Interleukin-7 links T lymphocyte and intestinal epithelial cell homeostasis.
Web of Science
AuthorShalapour, S; Deiser, K; Kühl, AA; Glauben, R; Krug, SM; Fischer, A; Sercan, O; Chappaz, S; Bereswill, S; Heimesaat, MM; ...
Source TitlePLoS One
PublisherPublic Library of Science (PLoS)
University of Melbourne Author/sChappaz, Stephanie
AffiliationMedical Biology (W.E.H.I.)
Document TypeJournal Article
CitationsShalapour, S., Deiser, K., Kühl, A. A., Glauben, R., Krug, S. M., Fischer, A., Sercan, O., Chappaz, S., Bereswill, S., Heimesaat, M. M., Loddenkemper, C., Fromm, M., Finke, D., Hämmerling, G. J., Arnold, B., Siegmund, B. & Schüler, T. (2012). Interleukin-7 links T lymphocyte and intestinal epithelial cell homeostasis.. PLoS One, 7 (2), pp.e31939-. https://doi.org/10.1371/journal.pone.0031939.
Access StatusOpen Access
Open Access at PMChttp://www.ncbi.nlm.nih.gov/pmc/articles/PMC3288069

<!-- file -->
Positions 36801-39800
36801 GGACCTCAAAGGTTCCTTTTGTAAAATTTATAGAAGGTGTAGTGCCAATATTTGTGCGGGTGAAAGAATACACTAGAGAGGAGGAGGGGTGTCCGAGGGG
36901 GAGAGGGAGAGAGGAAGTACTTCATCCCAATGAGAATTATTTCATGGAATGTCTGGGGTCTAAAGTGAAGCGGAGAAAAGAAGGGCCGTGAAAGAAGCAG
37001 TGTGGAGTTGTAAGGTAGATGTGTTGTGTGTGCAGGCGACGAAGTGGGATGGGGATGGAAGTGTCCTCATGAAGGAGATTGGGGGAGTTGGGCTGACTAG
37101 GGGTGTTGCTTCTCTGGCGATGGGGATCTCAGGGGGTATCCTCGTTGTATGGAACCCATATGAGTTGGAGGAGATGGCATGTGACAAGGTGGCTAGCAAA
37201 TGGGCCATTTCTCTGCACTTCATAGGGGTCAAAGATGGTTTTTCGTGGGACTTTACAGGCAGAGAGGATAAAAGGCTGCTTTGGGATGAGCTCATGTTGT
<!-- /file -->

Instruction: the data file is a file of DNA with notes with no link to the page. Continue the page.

Interleukin-7 (IL-7) is a major survival factor for mature T cells. Therefore, the degree of IL-7 availability determines the size of the peripheral T cell pool and regulates T cell homeostasis. Here we provide evidence that IL-7 also regulates the homeostasis of intestinal epithelial cells (IEC), colon function and the composition of the commensal microflora. In the colon of T cell-deficient, lymphopenic mice, IL-7-producing IEC accumulate. IEC hyperplasia can be blocked by IL-7-consuming T cells or the inactivation of the IL-7/IL-7R signaling pathway. However, the blockade of the IL-7/IL-7R signaling pathway renders T cell-deficient mice more sensitive to chemically-induced IEC damage and subsequent colitis. In summary, our data demonstrate that IL-7 promotes IEC hyperplasia under lymphopenic conditions. Under non-lymphopenic conditions, however, T cells consume IL-7 thereby limiting IEC expansion and survival. Hence, the degree of IL-7 availability regulates both, T cell and IEC homeostasis.
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